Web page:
Naturally voided fecal samples were collected into cryovials and stored at –80°C for evaluating the canine dysbiosis index at study enrollment (day 0), recheck 1 (days 7 to 10), and at completion of the study (day 30).21 Samples were shipped overnight on dry ice and were confirmed to have arrived frozen for analysis at the diagnostic lab (Gastrointestinal Laboratory, Texas A&M University). The canine dysbiosis index uses mathematical modeling based on the abundance of specific fecal bacteria measured in test samples relative to a normal canine reference set. The mathematical model provides a single numeric value that can then be interpreted based on published reference intervals: < 0 is normal, 0 to 2 indicates mild to moderate shifts in the microbiota, and > 2 represents significant shifts likely indicating dysbiosis.21 For each day after hospital discharge, the owners were instructed to perform daily fecal scoring (using the Mars Global Method 5-point scoring system; Supplementary Figure S2), photograph feces for verification by investigators, and complete a wellness survey to monitor for complications (Supplementary Appendix S1).22 Fecal scores were measured for each bowel movement daily and were recorded in a provided study diary (Supplementary Appendix S2). A modified behavioral assessment (Supplementary Appendix S3) was completed at study enrollment, at the day 7 to 10 recheck, and at completion of the study (day 30) to capture general behavioral data, occurrence of additional clinical signs (lethargy, appetite, discomfort, etc) of acute colitis, and owner perception of diet palatability.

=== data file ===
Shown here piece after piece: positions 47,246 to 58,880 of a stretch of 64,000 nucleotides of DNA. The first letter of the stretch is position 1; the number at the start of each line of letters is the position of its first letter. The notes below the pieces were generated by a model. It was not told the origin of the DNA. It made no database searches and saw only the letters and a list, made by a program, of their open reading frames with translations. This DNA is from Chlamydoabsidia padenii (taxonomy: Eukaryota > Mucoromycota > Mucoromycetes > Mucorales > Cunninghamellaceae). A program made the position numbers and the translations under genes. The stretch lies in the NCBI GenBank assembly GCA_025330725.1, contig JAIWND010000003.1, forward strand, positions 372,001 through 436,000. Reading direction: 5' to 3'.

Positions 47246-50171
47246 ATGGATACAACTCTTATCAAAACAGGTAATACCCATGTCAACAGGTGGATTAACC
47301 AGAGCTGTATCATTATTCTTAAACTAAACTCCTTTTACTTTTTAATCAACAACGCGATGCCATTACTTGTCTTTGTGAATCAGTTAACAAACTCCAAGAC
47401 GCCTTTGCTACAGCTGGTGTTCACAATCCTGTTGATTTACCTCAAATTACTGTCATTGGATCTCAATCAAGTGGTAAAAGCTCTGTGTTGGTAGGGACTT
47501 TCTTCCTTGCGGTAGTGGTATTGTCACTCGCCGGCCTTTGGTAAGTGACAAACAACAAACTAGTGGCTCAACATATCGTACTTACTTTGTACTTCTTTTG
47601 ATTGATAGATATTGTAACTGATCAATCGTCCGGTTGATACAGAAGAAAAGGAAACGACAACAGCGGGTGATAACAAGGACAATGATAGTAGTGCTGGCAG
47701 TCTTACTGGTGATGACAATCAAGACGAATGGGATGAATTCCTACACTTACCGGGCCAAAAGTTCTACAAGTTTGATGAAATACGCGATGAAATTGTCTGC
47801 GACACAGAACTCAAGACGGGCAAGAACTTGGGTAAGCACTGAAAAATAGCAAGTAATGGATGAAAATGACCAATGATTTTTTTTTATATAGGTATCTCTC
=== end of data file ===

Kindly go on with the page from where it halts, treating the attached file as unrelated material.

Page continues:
All data collection was monitored, collated, and stored using an electronic database (REDCap) and physical printed records by the OSU-VMC Clinical Trials Office (CTO). The CTO contacted owners by phone and email multiple times throughout the study to ensure data were collected appropriately. Scheduled contact time points included 2 to 3 days after enrollment, at both recheck evaluations, and weekly between recheck examinations to ensure compliance. The CTO also facilitated client follow-up to ensure recheck evaluations were completed in the outlined timeframes. Specific data of interest for each group included time to remission, daily fecal score, recurrence after remission, average fecal score after achieving remission, fecal canine dysbiosis index (using mean quantitative PCR concentration), and behavioral assessment scores.21

Time to remission was defined as 3 consecutive days with no fecal score > 3. The third of the 3 consecutive days was considered the date of remission. Recurrence after remission was defined as a fecal score > 3 after achieving remission. All data were assessed for normality using the Shapiro-Wilk test. Kaplan-Meier analysis was used to compare time to remission between groups. Pairwise comparisons of remission time between groups was performed using the log-rank test. One-way ANOVA was used for testing the impact of study group on the number of recurrences (fecal score worse or > 3) after the first remission (3 days with fecal score worse or ≤ 3). Tukey’s honest significant difference (HSD) test was used for multiple comparisons for correcting the false discovery rate. Cohen’s d effect size was also estimated. Linear mixed models (LMMs) were used with visit, study group, and their respective interaction as fixed effects, and animal as a random term for the analysis of the canine dysbiosis index. Statistical assumptions of LMMs, normally distributed residuals, and homoscedasticity were verified. Tukey’s HSD was used for pairwise comparisons between study groups within visits and between visits within study groups.